Making a strong cup of art

Vancouver baristas say steamed milk key to decorating lattes




Hang around in Vancouver’s coffee houses and you could hear an odd set of comments from customers — at least those that are paying attention.

“Uh, excuse me, but there’s a dragon in my cup,” might echo across the woody lounge at Coffee Villa in Orchards.

“Can you put an octopus in that?” a young patron once asked the baristas at Downtown’s Dripster by River Maiden.

Sometimes customers want a little swan in their cup, or a big leafy Rosetta.

Or even, um, former President Bush?

“I saw one just the other day that had George W. Bush’s face,” said Matthew Selivanow, a barista at Coffee Villa, somewhat admiringly.

Fortunately for all of us, these aren’t a list of new coffee flavorings.

They’re latte art — pictures that baristas draw in the foam at the top of a latte to give it a special look.

It’s a trend that started in Seattle in the 1980s and has continued to grow as America’s coffee culture has matured.

And in Vancouver, behind the counters of our many coffee shops, it’s something that baristas geek out over passionately.

“There’s hearts, tulips,” said Zack Stahl, a manager at Dripster. “Sometimes I go on YouTube with (co-worker) Jake (Timmerman) and we’re just like, ‘Man, did you see that pour?’”

Purists will tell you the only “real” way to make latte art is with the free pour method — drawn by wiggling your hand as you pour the milk to get a specific shape.

But a growing number of modern baristas like to stencil images using a pointy object, like a thermometer or a toothpick, to draw more complex images.

“People do all sorts of crazy stuff,” Stahl said. “If you have artistic talent, it helps.”

The one thing pretty much everybody agrees on is that the trick of latte art is all in the milk.

Perhaps appropriate then, is that the word “latte,” which describes a mixture of espresso shots and steamed milk, means “milk” in Italian.

It’s all in the milk

“If you steam the milk too much, it won’t work at all,” Selivanow said, swishing a freshly steamed cup of the white liquid in a metal container. “If the milk is too thin, the image won’t rest on top of the coffee. If it’s too heavy, you get a blob.”

You want to steam the milk to 160 degrees, which makes a special sound on the machine like a grumble or whir, he explained. Once it’s steamed, you need to let it sit for a few seconds, then swish it around until the liquid develops almost a paintlike sheen.

After that, you pour it into the espresso very slowly, and when your pour gets to the top of your cup, you wiggle your hand to get different patterns, he said.

Selivanow’s sister, Lyndsey Selivanow, who also works in the store and has several years of barista experience, said the presence of latte art indicates that the milk in the drink was steamed correctly.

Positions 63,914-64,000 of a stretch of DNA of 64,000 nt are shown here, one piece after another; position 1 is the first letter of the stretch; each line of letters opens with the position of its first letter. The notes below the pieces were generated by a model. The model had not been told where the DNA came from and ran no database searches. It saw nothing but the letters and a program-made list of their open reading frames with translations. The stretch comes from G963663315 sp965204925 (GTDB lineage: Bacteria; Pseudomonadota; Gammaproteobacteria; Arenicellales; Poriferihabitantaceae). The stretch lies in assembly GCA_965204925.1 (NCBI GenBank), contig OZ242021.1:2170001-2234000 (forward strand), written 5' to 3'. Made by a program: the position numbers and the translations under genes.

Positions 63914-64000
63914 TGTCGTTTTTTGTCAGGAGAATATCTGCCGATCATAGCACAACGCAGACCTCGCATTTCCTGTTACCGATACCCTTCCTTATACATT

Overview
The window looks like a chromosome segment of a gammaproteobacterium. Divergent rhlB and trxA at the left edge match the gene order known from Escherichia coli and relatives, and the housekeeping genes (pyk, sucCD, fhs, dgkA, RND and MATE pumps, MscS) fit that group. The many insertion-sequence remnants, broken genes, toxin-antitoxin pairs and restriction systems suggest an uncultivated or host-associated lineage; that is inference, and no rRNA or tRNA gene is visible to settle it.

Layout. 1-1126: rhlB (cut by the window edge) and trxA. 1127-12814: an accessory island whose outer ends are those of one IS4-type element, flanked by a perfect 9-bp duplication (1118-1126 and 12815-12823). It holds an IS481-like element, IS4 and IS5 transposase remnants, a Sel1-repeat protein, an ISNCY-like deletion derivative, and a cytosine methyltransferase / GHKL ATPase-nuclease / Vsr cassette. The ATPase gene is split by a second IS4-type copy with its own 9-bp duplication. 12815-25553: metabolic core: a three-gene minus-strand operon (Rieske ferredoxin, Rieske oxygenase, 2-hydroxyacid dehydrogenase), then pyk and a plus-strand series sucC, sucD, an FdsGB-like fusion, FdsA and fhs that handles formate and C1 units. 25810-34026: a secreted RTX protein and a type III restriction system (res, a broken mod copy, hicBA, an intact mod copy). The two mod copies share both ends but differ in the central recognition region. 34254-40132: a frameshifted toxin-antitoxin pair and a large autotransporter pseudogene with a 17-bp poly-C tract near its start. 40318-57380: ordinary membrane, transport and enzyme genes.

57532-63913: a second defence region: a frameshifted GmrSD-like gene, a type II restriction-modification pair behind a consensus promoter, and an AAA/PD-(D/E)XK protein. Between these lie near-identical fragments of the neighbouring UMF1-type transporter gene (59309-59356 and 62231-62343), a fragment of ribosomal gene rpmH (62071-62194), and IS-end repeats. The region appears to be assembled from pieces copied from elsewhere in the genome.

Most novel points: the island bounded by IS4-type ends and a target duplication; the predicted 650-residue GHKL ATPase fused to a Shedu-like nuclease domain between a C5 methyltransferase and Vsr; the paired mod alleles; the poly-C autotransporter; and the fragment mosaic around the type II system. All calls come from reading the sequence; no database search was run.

“Not only does steaming milk give it the right foam texture, but it also aerates the milk and makes it sweeter,” she said as she poured one customer’s latte.

The owner of the city’s two River Maiden coffeehouses thinks latte art is so important that she requires all drinks served in her shops — at least when it’s possible — to include latte art, Stahl said.

“We require it on every drink that goes off the table,” Stahl said. “It takes about six to eight months to get really good at it. But when you do it day after day it almost feels weird to pour a drink without latte art.”

Right now the company is having an internal contest amongst its baristas to see who can pour the best Rosetta, a more common, leafy looking free-pour type of latte art, he said.

There’s a learning progression for new baristas as they start creating latte art. They begin with the heart, which is the easiest, then learn the Rosetta, and finally they learn the tulip, which is sort of a combination of the first two patterns, Stahl said.

“What makes the tulip tough is the starting and stopping (with your hand),” he said.

One of the hardest requests Timmerman said he ever got seems simple on the surface — an Easter egg.

“The pattern you get is sort of container based,” Timmerman said. “So if it’s a round cup, it ends up sort of round. I just couldn’t get the egg to take the right shape.”

Some of Stahl’s favorite patterns are dragons and phoenixes, he said, although the weirdest and hardest request he ever got was from a little girl who wanted an octopus.

“It didn’t come out so well, it sort of looked more like sushi,” Stahl said with a laugh. “Of course, you’re always your own toughest critic.”

Matthew Selivanow said he’s starting to feel pretty confident about making dragons, but it’s still hard to do them consistently.

“Not every customer that comes in appreciates latte art when we do it, anyway,” he added. “Some just pop the lid on, others come in and ask, ‘What are you going to put in my cup today?’ We don’t mind, either way. We want to give customers whatever they want.”

Sometimes customers at Dripster are so enamored of the images that they drink around the sides of their latte to preserve the picture, Timmerman said.

“You’ll go to collect the cup and find a perfectly preserved foam swan at the bottom,” he said with a smile.

Greg Humphreys, a customer at Dripster, said he appreciates the art, but doesn’t usually spend too much time looking at it.

“I have to put a lid on it because I can’t stand to see it go away,” Humphreys said.